I was never an athlete. I never really liked sports aside from swimming and dodgeball (if you can even consider dodgeball a sport). I didn’t like following set rules on how to do activities. I would eat junk food anytime I could access it. I hated gym class, and I would always rather walk than run — even when I had to do school fieldtrip running marathons.
In grade nine, I was obligated to take four sports to get the required hours needed for The Duke of Edinburgh Award that everyone in my school aimed to get. When I transferred to a new school in grade ten, things changed. Gym classes were no longer mandatory, and the award didn’t exist, so I completely avoided exercise altogether and continued to eat junk food.
I was pretty slim and had been for most of my life. So, I never felt there were any issues until the summer after grade 11. My dad wanted me to start going to the gym, so he signed me up to get a free gym membership for the summer. After going a few times a week for the rest of the summer, I told my dad that I wanted a full-time membership there so I could go during the school year as well.
Initially, nothing had changed, and I was still relatively skinny. But, as time went on in my grade 12 year, and I attempted to go to the gym every day, I began to gain weight, which I didn’t like. I kept asking myself how this had happened and started compulsively weighing myself every day and tried so many diets and calorie-tracking apps to lose weight, but nothing worked.
I later realized that it was more muscle than fat, as I was working out and eating more. It still drove me crazy because instead of gaining “The Freshman 15” in my first year of university, I gained it within 5-6 months of my senior year of high school. Prom was rolling around the corner, and I wanted to lose weight, so I pushed myself harder at the gym and forced myself to eat disgusting yet healthy foods every day until then. I did this for a month and didn’t lose any weight, but I thought I looked good in my prom dress and had a good time.
After graduating high school, I gave up on trying to lose weight to enjoy my summer before university. Unfortunately, I didn’t really exercise that whole summer, so I gained more weight. When school started in the fall, I continued to binge eat and then hate myself afterward.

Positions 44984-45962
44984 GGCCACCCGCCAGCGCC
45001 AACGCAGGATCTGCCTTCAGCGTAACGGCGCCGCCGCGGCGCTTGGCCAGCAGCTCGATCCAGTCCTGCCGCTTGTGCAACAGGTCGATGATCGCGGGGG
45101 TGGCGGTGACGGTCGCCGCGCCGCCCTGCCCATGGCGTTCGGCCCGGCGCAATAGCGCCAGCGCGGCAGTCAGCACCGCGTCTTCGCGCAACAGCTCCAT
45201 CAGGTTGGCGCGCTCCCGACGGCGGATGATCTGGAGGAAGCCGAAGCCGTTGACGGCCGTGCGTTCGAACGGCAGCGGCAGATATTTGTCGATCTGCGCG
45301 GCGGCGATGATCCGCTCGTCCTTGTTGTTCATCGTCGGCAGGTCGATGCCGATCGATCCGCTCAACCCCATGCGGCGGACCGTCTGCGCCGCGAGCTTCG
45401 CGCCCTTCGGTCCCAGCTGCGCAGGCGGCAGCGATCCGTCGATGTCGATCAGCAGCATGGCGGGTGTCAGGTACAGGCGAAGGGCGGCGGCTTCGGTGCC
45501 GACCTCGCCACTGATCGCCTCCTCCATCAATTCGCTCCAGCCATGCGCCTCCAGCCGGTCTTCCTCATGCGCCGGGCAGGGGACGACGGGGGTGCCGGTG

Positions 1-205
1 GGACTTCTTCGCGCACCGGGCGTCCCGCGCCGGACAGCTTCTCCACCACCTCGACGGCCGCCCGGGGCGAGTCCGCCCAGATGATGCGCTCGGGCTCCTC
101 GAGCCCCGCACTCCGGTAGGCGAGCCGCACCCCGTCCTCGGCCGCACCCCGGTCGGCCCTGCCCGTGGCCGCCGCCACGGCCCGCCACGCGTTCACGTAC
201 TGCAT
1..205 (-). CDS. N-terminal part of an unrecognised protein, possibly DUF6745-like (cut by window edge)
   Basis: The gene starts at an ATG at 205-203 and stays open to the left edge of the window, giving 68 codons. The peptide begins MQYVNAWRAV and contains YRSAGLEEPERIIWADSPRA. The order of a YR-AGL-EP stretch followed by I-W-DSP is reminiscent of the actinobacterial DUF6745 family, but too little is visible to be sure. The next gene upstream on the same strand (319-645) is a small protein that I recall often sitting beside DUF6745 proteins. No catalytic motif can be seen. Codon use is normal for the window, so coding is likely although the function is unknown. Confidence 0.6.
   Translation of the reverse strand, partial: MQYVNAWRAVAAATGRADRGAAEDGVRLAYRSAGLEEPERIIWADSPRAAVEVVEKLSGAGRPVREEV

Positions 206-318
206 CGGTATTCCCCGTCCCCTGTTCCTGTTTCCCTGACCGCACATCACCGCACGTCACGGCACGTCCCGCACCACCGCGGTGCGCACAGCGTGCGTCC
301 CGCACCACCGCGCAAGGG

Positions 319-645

With this and the excessive school workload I got, I spiralled into a depression throughout the first term, which lowered both my marks and my self-worth. When the second semester started and I headed back to Toronto, I forced myself to hit the gym again from Monday to Thursday every morning before school started.
This change helped with my mental health and boosted my grades and confidence as I began talking to more people at my part-time job and in my program. Life was great, as I felt better with the regular exercise.
Then, the pandemic hit a few months into the semester and everything closed down, including gyms, so I had to find another way to keep my mood up. I began going on an hour and a half walks almost every day to keep me feeling good mentally and physically, which didn’t do as much as the gyms but were the best I could do with the given circumstances.
I didn’t start going back to the gym until the late summer of 2020. But, even though they were opened up, I didn’t go as frequently because I had lost my motivation for it, but I had picked up being vegetarian because I thought that would help with my weight loss.
Classes were online during my second year, which was great because I could spend more time with my hometown friends. But, it was not so great when I started overeating and eating poorly again, and my loss of motivation was so substantial that I stopped hanging out with friends or going on walks with my parents. I had a new year’s resolution, again, to go back to the gym, which I started to do again, but I was vegan this time.
This made life WAY more complicated for me, as I was exercising every day, making sure I stuck to the diet, and I tracked my calories every day because I wanted to lose weight so badly. Within four months of doing all of this, the gyms had closed, I stopped tracking my calories, and I stopped being vegan altogether and went back to being vegetarian. This helped my mental health as I stopped focusing on what I was eating and how many calories I burned every day, which is one of the most toxic mindsets one can have.
Fast forward to the fall of 2021, I continued to exercise a few times a week and finally gave up being vegetarian because I wasn’t eating enough and didn’t have enough energy. This helped me form a somewhat healthier relationship with food, as I could now eat whatever I wanted without feeling bad about “cheating” on my diet.
Now, in the summer of 2022, I can say that I still continue to have some problems with eating and exercising, but for the most part, my mindset is a lot healthier than what I had before.
I stopped forcing myself to eat super healthy, I quit dieting and counting calories, and I try to go to the gym every day and eat relatively healthy. Still, I don’t beat myself up anymore if I miss a few days at the gym or eat junk food a few days in a row because, honestly, it’s not worth it.
To have a successful relationship with food and exercise is to acknowledge that it’s ok to have more than a few cheat days every month and that you shouldn’t necessarily want to exercise and eat healthy just to lose weight, but instead to feel better mentally and physically so that life itself can be more enjoyable.
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